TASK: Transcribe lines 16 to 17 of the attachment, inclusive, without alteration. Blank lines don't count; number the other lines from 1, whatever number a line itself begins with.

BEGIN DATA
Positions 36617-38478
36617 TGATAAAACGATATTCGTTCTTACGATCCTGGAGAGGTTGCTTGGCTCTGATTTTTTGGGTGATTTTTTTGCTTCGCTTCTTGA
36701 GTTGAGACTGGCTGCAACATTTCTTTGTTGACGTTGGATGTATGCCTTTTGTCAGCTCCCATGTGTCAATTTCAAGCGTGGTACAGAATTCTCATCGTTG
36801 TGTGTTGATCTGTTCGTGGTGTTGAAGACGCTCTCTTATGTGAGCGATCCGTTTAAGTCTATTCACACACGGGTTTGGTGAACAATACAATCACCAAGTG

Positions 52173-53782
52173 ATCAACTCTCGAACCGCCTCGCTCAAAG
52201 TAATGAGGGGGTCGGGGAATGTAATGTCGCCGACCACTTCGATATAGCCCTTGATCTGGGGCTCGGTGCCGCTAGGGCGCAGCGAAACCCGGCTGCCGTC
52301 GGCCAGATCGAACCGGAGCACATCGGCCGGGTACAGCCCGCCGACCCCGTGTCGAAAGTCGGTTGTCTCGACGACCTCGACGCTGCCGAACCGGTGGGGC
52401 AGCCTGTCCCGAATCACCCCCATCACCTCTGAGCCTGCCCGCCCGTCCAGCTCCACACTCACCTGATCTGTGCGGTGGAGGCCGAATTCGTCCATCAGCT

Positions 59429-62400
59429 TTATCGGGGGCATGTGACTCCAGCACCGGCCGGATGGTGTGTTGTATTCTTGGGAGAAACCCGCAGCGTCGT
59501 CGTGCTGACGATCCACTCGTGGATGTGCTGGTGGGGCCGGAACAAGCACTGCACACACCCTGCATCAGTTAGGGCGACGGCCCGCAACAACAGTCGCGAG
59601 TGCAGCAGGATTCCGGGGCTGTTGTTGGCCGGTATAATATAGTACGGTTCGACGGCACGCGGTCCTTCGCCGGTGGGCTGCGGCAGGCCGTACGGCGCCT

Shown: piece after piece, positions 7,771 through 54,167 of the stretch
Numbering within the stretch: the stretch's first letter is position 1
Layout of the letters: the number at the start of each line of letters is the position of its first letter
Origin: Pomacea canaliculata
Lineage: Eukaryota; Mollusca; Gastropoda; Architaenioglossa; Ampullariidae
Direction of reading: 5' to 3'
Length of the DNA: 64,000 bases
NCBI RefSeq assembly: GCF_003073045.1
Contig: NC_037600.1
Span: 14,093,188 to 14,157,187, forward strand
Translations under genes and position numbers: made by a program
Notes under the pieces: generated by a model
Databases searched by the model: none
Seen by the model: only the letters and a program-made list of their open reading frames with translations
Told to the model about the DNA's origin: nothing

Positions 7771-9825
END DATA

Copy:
Layout of the letters: the number at the start of each line of letters is the position of its first letter
Origin: Pomacea canaliculata